While she faced challenges along the way, Mara used the fellowship program to make community connections and to learn how to form and navigate authentic partnerships to meet identified community needs. She was able to connect with a community activist in East Durham, Charlitta Burrus Banks, who was working with families using Edgemont Park off Angier Avenue to improve services and facilities. In collaboration with Durham Parks and Recreation, Mara and Ms. Burrus Banks brought people together to install a sink in the park, plant a water garden where it drained and cover it with children’s artwork to create a sense of ownership and discourage vandalism. Watch a video of the WaSH-AID project.
The Collaborative also provided grant funding to increase opportunities for faculty and staff at Duke and their community partners interested in building capacity for effective practices in engaged scholarship. During the 21-22 academic year, 9 projects were funded that built on strong university-community partnerships to address issues such as access to early childhood education, environmental justice, housing and food insecurity, and health service equity for the formerly incarcerated and low-resource families.
Impact Story: Arraigados Juntos – Rooted Together
A collaboration between La Iglesia Emanuel and Duke’s Root Causes’ Fresh Produce Program, the Arraigados Juntos – Rooted Together project created a community learning center to better support the needs of children in Durham’s Latinx community by providing direct social support, outreach, and education.
Miguel Rubiera, Volunteer Program Manager at La Iglesia Emanuel, and Esko Brummel, the Assistant Director of Education of Duke Science and Society and co-founder of the Root Causes fresh produce distribution program through the Duke School of Medicine, applied together for both the Fellowship program and project funding. They had worked together previously to support the food bank program at La Iglesia Emanuel that Miguel and his wife had started, but wanted to revitalize and evaluate the effectiveness of a tutoring program for the Latinx students associated with the church.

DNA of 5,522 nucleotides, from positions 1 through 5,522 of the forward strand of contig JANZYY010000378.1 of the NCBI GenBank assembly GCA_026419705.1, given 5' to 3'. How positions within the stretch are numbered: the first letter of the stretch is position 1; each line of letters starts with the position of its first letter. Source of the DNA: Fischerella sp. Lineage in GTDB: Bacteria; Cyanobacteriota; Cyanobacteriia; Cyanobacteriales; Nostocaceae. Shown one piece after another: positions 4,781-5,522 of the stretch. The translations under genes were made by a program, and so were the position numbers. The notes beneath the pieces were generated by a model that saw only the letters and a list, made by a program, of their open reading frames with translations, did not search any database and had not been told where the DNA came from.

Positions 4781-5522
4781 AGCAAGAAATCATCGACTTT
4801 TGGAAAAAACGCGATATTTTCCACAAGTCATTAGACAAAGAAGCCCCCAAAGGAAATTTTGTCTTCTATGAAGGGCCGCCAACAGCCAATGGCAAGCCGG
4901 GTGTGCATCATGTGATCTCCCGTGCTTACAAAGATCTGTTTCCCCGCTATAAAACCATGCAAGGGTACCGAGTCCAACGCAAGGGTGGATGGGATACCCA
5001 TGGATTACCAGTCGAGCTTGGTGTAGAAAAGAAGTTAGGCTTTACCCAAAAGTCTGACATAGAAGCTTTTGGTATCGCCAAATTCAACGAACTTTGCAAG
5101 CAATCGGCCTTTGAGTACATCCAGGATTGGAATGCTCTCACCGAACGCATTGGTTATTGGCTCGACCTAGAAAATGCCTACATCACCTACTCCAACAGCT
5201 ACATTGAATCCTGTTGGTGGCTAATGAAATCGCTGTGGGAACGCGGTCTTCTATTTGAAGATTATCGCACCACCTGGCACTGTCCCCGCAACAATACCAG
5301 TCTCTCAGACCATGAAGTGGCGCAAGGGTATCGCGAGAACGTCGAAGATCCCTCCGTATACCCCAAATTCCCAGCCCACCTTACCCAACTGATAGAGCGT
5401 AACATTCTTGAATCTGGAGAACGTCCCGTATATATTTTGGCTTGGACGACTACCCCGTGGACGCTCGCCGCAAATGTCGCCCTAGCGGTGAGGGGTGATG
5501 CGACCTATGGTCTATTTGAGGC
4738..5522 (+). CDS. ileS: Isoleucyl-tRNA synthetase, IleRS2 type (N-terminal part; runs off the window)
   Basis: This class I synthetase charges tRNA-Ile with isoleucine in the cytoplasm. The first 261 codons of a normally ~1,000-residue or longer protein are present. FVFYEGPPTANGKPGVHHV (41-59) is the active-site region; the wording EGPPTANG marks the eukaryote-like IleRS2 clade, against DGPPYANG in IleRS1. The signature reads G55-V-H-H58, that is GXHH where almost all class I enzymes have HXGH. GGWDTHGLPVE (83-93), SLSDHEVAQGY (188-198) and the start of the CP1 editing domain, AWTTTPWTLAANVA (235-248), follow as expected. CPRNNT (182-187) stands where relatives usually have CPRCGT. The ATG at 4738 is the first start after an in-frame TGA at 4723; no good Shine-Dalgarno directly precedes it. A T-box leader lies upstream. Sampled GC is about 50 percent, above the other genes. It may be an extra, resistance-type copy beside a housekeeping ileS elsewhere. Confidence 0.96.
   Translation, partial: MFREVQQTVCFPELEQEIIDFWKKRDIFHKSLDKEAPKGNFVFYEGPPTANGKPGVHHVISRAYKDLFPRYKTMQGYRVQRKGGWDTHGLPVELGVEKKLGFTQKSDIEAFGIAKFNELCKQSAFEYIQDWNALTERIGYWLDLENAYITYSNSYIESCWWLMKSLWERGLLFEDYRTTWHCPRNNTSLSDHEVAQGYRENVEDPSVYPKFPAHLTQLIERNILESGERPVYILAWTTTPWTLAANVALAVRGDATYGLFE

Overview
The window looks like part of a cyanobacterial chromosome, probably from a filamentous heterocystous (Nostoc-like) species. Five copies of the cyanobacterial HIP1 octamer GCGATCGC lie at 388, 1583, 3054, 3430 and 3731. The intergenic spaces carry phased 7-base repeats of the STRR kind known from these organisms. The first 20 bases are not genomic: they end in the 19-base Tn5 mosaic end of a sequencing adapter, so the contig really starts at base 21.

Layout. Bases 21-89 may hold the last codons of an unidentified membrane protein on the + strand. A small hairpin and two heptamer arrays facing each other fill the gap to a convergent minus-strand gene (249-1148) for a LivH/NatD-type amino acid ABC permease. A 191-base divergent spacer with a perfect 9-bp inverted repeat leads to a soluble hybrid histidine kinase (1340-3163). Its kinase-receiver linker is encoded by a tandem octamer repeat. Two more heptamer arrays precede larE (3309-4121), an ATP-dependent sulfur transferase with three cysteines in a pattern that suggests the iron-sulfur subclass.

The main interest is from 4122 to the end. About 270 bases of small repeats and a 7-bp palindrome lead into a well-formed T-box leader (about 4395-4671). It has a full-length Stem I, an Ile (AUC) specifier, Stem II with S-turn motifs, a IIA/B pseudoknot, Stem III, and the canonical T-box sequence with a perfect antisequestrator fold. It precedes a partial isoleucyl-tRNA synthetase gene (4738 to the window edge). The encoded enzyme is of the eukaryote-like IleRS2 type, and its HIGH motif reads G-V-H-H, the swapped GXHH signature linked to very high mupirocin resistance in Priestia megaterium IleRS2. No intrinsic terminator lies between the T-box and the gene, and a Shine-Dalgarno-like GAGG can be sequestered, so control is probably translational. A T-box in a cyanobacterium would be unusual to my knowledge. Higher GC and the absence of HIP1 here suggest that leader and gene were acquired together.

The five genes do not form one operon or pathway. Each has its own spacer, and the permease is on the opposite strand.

“The community engaged scholarship grant has been instrumental in allowing us to restart our learning center.”Miguel rubiera, rooted together founder and grant recipient
The project received $12,000 In funding through the small grants program for both basic program infrastructure (chairs, desks, technology), stipends for instructional staff and to cover transportation and other costs that might otherwise prove to be barriers to participation. Although the start date for the program was somewhat delayed due to the ongoing impacts of the pandemic. With the basic program infrastructure and funding in place, they were able to work with Duke faculty to recruit students to serve as tutors. Watch a video of the Arraigados Juntos project.
Community-Engaged Scholarship Collaborative Campus Partners
The Collaborative is built upon a network of partner organizations across the Duke campus and health systems who provide engaged scholars with funding, training and consultation as well as assistance in identifying and connecting with new community partners. You can find out more about each of the Collaborative Campus Partner organizations and the types of support they provide here.